Surface Representation with Splines

Figure 3

Surfaces may be represented as a collection of splines, as illustrated in Figure 3

Spacing the splines at even distances equal to the control point spacing of the splines results in control points that form a uniform grid.

As we discussed earlier, a segment of a spline is defined by four consecutive control points.  Likewise, the control points for parallel segments on four adjacent splines provides the definition for the surface formed between two segments. (See Fig 4)

The region so defined is known as a bicubic patch, and is defined by 16 control points.  Any point within the patch can be calculated by the same principles applied to the calculation of a point on a spline segment.

This can be viewed as a two step process.  Given coordinates of (u,v) within a patch, we first calculate the result for t=u on each of the four splines involved.  This results in four vertices that form a spline passing through the quad, allowing calculation of points on the segment (u,0)<->(u,1).  We then calculate the result of t=v on this on the new spline segment.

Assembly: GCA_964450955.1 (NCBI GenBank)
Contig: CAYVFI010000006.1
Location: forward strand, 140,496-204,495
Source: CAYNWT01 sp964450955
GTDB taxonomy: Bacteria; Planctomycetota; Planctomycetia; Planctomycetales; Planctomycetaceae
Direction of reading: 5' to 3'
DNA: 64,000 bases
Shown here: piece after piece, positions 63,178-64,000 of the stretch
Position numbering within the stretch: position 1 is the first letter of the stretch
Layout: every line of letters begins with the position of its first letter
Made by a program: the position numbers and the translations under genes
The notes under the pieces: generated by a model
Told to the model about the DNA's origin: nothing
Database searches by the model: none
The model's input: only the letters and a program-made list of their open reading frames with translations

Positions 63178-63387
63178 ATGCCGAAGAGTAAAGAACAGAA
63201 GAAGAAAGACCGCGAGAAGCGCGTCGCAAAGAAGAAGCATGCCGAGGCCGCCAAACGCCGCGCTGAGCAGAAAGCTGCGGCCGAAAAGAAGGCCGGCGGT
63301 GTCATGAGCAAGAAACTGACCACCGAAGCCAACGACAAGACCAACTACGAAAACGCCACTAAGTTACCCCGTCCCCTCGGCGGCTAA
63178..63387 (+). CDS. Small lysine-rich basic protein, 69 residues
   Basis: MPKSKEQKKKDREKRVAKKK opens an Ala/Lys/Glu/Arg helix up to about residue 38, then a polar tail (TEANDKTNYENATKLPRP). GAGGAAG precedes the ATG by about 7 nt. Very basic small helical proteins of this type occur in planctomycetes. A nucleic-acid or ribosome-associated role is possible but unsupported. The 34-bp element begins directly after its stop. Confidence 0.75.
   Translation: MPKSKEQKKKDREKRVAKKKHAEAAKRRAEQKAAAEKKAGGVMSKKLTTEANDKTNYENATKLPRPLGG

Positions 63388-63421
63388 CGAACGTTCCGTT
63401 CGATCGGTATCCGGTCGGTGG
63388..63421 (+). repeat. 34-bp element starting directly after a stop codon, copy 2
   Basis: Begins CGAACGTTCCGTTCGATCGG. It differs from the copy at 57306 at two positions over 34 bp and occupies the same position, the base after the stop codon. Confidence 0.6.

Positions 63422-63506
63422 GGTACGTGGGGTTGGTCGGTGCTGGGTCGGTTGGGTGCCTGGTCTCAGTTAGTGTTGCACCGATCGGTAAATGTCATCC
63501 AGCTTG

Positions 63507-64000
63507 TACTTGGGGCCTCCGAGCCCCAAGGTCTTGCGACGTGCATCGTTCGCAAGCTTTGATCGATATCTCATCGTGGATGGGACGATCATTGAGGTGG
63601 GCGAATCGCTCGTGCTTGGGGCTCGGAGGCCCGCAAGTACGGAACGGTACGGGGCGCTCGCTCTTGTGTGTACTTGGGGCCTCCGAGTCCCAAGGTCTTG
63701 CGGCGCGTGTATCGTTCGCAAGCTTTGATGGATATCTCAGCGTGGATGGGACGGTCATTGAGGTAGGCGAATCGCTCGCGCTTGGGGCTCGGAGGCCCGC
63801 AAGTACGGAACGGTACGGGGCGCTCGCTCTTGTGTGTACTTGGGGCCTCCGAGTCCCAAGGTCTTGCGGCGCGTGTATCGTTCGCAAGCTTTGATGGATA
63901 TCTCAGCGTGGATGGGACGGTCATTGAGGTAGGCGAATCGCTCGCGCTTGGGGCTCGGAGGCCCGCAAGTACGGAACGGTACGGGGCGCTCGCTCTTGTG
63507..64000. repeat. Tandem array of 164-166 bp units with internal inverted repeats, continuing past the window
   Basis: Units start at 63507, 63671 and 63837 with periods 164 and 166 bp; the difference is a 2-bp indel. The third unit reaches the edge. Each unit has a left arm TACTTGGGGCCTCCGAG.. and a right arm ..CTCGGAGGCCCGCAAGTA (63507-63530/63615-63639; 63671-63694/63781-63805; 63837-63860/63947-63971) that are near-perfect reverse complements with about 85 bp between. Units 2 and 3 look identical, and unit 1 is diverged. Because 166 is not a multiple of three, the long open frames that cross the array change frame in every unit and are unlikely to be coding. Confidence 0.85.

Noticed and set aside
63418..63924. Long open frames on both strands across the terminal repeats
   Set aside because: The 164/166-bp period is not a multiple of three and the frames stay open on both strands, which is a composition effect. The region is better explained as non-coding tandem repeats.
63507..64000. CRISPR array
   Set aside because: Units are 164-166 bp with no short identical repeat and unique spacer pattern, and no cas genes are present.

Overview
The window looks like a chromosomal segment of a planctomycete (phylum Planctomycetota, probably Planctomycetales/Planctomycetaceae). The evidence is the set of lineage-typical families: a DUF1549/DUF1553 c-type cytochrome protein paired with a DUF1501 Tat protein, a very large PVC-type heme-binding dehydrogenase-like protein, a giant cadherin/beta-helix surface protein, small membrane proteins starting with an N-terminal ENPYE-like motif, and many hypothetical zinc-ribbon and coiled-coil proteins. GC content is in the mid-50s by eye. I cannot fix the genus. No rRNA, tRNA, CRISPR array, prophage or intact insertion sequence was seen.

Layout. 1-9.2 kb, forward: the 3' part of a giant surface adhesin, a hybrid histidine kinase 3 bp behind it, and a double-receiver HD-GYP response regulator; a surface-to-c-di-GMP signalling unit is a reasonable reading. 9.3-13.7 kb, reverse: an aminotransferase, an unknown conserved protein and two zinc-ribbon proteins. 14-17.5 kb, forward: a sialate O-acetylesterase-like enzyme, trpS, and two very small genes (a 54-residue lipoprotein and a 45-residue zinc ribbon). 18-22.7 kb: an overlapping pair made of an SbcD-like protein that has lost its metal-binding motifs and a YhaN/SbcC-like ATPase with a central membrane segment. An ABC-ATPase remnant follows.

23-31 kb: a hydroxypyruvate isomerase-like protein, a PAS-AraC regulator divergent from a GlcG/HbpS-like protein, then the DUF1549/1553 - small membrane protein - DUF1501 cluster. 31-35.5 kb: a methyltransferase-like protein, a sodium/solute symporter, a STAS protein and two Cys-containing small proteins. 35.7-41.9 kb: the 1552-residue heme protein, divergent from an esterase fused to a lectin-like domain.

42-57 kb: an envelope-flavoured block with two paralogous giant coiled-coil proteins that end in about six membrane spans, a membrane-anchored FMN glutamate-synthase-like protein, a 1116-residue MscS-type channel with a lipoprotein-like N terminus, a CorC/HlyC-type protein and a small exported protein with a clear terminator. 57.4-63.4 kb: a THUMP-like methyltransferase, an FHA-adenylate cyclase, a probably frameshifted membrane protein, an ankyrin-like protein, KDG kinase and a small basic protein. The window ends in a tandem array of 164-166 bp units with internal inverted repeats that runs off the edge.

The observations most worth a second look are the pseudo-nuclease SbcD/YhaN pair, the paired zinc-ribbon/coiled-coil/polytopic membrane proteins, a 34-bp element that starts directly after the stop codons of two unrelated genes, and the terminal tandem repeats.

Figure 4

To express this algebraically, given function f(t,PA,PB,PC,PD) which calculates a point in a spline segment, then the calculation of a point (u,v) on a surface from control points P1...P16 would be:

f( v, f(u,P1,P2,P3,P4), f(u,P5,P6,P7,P8), f(u,P9,P10,P11,P12), f(u,P13,P14,P15,P16) )
Equation 3

Figure 5, below, illustrates the complete flow of data that occurs when calculating a point in a patch.


1    u    u2   u3



P1  P2  P3  P4

* Basis Matrix * 0.5 ->

P'1  P'2   P'3  P'4


P5  P6  P7  P8

* Basis Matrix * 0.5 ->

P'5  P'6   P'7  P'8